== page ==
AAS Meeting #193 - Austin, Texas, January 1999
Session 61. Cosmology/Large Scale Structure I
Oral, Thursday, January 7, 1999, 2:00-3:30pm, Room 9 (A and B)

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[61.02D] The Physical Origins of Time and Scale Dependence of Bias

M. Blanton (Princeton University)

The Jeans criterion for the gravitational collapse of gas implies that the efficiency of galaxy formation depends on local temperature as well as local mass density. If this is the case, we show that the relationship between mass density and galaxy formation is a strong function of time and scale. The relationship depends on time because as the universe evolves, the densest regions become too hot to form galaxies. The scale-dependence arises because gas temperature is correlated with the large-scale density field. That is, on large scales, dense regions are hotter and the efficiency of galaxy formation is depressed; thus, the bias is reduced on large scales, even if it remains strong on small scales. We present hydrodynamic simulations illustrating these results. The segregation of spirals and ellipticals at z=0 is a natural consequence of this model; it makes the further prediction that this segregation should occur based on the local temperature rather than the local density. In addition, it explains the Butcher-Oemler effect (that is, there should be more young galaxies in clusters at high redshift, when temperatures there were cooler). In general, one should find that young galaxies and old galaxies are more correlated in the past than they are today. These predictions will be testable by examining future redshift surveys such as the Sloan Digital Sky Survey.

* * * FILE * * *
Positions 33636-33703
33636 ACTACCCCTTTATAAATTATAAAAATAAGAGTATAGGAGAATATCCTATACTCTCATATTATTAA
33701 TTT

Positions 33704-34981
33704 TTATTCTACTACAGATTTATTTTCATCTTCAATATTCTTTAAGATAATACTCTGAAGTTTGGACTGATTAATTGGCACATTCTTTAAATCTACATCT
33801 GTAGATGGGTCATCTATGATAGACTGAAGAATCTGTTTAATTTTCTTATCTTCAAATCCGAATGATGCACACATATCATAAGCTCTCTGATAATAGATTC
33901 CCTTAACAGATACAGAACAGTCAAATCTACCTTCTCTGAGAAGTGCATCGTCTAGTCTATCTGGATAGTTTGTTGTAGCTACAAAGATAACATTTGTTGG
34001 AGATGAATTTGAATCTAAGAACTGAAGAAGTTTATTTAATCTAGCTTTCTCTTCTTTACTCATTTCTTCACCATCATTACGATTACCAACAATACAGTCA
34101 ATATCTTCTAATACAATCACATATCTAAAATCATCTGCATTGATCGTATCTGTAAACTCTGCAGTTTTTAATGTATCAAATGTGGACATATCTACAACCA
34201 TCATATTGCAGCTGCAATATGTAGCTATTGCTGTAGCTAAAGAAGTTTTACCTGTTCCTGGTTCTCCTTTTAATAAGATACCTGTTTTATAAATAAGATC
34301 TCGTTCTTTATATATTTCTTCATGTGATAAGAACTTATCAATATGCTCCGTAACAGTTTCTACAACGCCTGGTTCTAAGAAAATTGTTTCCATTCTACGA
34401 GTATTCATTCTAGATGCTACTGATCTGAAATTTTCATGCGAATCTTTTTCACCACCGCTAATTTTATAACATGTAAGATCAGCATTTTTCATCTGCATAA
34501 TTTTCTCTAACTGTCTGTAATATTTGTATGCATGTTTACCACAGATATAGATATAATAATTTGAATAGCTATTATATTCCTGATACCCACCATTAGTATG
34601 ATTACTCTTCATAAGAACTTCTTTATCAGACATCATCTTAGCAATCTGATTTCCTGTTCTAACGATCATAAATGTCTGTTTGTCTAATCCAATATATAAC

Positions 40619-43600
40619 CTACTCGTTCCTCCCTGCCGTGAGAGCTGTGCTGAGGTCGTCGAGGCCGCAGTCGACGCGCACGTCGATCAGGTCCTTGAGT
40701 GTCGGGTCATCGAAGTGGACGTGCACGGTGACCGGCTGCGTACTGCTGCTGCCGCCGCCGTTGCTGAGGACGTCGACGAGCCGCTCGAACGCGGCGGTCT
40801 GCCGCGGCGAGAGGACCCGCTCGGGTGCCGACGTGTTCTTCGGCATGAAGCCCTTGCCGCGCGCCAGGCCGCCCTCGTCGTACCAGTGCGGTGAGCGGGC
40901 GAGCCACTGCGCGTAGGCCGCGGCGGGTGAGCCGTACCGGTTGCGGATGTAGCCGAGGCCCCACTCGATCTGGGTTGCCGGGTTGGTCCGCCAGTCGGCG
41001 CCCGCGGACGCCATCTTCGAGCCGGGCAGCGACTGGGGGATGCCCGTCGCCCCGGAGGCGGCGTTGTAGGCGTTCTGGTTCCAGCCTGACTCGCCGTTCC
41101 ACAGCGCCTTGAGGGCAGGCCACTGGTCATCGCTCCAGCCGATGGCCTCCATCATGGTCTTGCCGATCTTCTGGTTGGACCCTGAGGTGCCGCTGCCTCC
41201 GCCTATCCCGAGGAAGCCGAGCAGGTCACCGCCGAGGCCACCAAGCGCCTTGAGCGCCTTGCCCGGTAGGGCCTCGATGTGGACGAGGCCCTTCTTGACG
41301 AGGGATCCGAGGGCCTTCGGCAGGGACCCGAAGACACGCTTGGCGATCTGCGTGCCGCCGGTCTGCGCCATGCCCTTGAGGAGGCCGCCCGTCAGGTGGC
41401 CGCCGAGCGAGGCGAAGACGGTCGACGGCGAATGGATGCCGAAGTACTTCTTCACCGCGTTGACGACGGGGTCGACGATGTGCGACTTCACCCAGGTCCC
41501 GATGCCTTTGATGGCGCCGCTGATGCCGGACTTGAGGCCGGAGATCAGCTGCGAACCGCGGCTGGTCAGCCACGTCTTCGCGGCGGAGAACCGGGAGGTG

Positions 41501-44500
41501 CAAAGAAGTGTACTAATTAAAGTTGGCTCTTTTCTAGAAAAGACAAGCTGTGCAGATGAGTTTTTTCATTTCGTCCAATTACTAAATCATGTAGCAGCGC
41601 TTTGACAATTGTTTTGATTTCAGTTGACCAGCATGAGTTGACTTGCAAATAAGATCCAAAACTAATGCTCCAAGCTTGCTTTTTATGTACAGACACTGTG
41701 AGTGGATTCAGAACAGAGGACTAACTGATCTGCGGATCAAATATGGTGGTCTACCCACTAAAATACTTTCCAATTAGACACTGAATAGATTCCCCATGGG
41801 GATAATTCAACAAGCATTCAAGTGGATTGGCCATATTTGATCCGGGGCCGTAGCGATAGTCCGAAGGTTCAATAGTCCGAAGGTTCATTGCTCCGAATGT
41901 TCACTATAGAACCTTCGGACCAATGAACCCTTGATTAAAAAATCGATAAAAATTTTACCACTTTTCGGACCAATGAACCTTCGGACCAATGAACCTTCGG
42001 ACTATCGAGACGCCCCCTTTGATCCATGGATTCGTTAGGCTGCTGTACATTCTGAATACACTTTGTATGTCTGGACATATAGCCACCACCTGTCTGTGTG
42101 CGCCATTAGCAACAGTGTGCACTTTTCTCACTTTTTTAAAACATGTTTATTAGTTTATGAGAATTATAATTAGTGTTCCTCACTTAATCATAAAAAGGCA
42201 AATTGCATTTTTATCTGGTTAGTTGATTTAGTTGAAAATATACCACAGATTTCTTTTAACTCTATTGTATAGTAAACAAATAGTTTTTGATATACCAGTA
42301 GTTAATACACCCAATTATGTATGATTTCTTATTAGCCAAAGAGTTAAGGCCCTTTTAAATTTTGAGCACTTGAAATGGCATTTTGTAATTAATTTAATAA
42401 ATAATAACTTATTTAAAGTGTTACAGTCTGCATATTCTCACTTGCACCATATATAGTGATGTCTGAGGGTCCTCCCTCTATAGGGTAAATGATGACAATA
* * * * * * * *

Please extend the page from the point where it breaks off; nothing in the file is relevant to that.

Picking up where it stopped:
If you would like more information about this abstract, please follow the link to http://astro.princeton.edu/~blanton/research/. This link was provided by the author. When you follow it, you will leave the Web site for this meeting; to return, you should use the Back comand on your browser.

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